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Takeaway: Systemic risk measures offer some solace, but we'll keep our heads down for now.

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"Is FICC Fixable? A View From The Trading Desk"

Invitation to Conference Call Thursday

 

Please join us this Thursday, August 7th at 11 am EST for a call with the Head of Credit Trading at TCW to discuss bond trading trends.

Participant Dialing Instructions:

  • Toll Free Number:
  • Direct Dial Number:
  • Conference Code: 919219#

We are hosting a conference call Thursday, August 7th at 11 am EST with Jerry Cudzil, the Head of Credit Trading at TCW. This call aims to help us understand, from the view of a major buy-side trading desk, the trends in Fixed Income, Currency, and Commodity trading (FICC). Specifically, we'll be focusing on:

  1. Cyclical or Secular?: The buy-side's perspective on whether FICC weakness is secular or cyclical.
  2. Share Shifts: Market share shifts that are occurring amongst the broker-dealer community in various markets.
  3. The Fed: How a post-QE bond market may look and the risk/reward setup in fixed income currently.

This call will be helpful to investors in broker dealer stocks and volume-related market structure companies: GS, MS, JPM, BAC, C, PJC, RJF, CME, ICE, NDAQ

Jerry Cudzil's Bio:

Mr. Cudzil is head of U.S. Credit Trading at the Trust Company of the West (TCW), overseeing the U.S. Fixed Income group’s trading of corporate and high-yield securities and derivatives. Prior to joining TCW in 2012, Mr. Cudzil was a high yield bond trader for Morgan Stanley and Deutsche Bank, specializing in project finance, aviation, and energy securities. He was previously a portfolio manager for Dimaio Ahmad Capital, managing the multi-strategy credit fund and aviation fund and leading the firm’s risk management team. Mr. Cudzil began his career as a corporate bond trader for Prudential Securities and has also traded investment and high yield debt for Credit Suisse and Goldman Sachs. Mr. Cudzil earned a BA in Economics from the University of Pennsylvania.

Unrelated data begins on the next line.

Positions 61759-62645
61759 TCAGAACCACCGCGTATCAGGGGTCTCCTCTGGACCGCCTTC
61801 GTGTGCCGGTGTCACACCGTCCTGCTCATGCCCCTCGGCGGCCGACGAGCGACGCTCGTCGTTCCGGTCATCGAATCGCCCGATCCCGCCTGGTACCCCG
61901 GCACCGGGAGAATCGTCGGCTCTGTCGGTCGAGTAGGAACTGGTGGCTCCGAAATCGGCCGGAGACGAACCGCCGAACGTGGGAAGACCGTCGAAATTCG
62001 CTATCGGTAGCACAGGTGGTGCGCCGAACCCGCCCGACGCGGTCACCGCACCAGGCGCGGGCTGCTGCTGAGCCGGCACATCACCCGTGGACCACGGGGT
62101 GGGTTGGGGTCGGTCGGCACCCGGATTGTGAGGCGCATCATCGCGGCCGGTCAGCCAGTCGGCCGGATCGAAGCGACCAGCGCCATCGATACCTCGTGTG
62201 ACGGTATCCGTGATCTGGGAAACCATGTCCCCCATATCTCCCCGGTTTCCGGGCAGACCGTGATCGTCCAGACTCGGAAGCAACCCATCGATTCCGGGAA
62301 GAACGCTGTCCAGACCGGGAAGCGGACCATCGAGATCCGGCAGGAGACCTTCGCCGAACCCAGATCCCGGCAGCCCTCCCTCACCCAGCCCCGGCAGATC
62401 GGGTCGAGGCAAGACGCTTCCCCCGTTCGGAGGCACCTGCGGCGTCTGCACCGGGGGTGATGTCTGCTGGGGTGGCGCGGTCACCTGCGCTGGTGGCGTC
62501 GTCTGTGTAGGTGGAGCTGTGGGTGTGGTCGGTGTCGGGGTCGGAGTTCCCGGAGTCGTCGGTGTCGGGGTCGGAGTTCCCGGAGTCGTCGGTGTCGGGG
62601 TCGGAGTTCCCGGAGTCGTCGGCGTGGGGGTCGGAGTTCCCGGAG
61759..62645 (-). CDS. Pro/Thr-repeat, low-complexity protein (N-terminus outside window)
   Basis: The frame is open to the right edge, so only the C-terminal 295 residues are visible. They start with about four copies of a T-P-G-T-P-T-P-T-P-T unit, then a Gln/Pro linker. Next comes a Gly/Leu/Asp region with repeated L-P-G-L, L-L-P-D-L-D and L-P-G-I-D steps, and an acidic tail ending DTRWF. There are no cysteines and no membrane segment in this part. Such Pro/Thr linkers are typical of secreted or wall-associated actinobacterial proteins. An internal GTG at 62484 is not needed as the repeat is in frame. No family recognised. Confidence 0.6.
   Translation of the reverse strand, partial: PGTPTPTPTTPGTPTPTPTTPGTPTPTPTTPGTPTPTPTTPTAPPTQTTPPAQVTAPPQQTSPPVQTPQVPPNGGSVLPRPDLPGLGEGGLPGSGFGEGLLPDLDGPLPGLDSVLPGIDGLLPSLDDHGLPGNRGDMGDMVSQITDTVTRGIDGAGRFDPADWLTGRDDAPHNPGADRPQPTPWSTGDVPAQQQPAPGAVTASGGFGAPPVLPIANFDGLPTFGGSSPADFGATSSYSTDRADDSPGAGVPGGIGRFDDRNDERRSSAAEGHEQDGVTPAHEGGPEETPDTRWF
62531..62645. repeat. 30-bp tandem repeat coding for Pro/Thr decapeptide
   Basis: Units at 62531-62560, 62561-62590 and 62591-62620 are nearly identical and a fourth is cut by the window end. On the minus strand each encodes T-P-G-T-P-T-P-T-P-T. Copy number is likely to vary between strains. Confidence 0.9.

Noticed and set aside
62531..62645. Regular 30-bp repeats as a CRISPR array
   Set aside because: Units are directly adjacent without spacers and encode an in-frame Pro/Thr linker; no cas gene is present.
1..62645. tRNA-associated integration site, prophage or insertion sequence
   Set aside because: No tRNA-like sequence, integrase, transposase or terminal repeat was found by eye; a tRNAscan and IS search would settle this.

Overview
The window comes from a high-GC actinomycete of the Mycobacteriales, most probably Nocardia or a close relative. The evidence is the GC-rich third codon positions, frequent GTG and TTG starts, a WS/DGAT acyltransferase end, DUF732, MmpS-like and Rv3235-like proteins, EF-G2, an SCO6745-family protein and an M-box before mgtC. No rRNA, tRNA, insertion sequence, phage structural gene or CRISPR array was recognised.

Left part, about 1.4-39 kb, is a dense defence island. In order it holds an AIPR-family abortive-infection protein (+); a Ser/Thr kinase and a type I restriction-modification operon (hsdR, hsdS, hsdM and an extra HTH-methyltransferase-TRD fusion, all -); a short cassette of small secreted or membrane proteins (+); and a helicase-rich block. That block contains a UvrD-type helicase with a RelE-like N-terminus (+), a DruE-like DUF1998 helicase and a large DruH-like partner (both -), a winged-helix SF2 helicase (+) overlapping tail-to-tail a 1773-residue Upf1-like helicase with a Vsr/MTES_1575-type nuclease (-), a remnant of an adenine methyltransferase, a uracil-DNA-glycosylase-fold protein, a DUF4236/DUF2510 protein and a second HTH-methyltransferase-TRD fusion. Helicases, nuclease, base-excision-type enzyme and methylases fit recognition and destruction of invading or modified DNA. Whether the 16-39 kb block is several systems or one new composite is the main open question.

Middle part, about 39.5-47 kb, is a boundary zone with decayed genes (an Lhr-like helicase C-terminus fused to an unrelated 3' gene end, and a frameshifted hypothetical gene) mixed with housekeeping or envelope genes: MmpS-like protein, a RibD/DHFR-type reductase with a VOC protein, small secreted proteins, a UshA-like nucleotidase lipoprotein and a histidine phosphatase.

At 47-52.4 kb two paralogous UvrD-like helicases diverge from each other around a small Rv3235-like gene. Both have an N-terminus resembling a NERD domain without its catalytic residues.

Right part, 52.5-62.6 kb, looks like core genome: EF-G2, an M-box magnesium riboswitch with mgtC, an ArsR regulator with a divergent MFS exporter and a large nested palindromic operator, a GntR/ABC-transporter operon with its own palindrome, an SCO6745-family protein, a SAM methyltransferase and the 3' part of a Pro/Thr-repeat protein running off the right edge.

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Current Best Ideas:

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Key Callouts:

Last week saw one of the sharpest corrections in US equities in a few years.

Our last three weekly risk monitor headlines have read:

"Battening Down the Hatches" - 7/28/14

"Moving to Higher Ground" - 7/21/14

"Portuguese Risk" - 7/14/14

US Financial Equities are strongly correlated to junk bond yields and junk has been moving for a while. High yield was up +41.5 bps last week, rising to 6.07%, from 5.66%. On the month, high yield is now +74 bps. 

Rather than point out the obvious, we'll try and point out something that could be helpful: while there is broad-based weakness across US Financials (all 27 reference entities we track were wider on the week), the systemic interbank risk measures were unimpressed. TED Spread rose 1 bp to 22 bps and Euribor-OIS rose 1 bps to 15 bps. In other words, systemic risk appears to be stable, for now.   

Bigger picture, our view has been and remains that ongoing 2H14 macro headwinds from falling rates and decelerating home prices will continue to put pressure on the Financials complex.

Financial Risk Monitor Summary

 • Short-term(WoW): Negative / 1 of 12 improved / 5 out of 12 worsened / 6 of 12 unchanged

 • Intermediate-term(WoW): Negative / 1 of 12 improved / 7 out of 12 worsened / 4 of 12 unchanged

 • Long-term(WoW): Negative / 2 of 12 improved / 3 out of 12 worsened / 7 of 12 unchanged

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1. U.S. Financial CDS -  Swaps widened for all 27 out of 27 domestic financial institutions on the week. The average increase was 11 bps (roughly 12%). Meanwhile, the corresponding equity prices were down by an average of 4% on the week.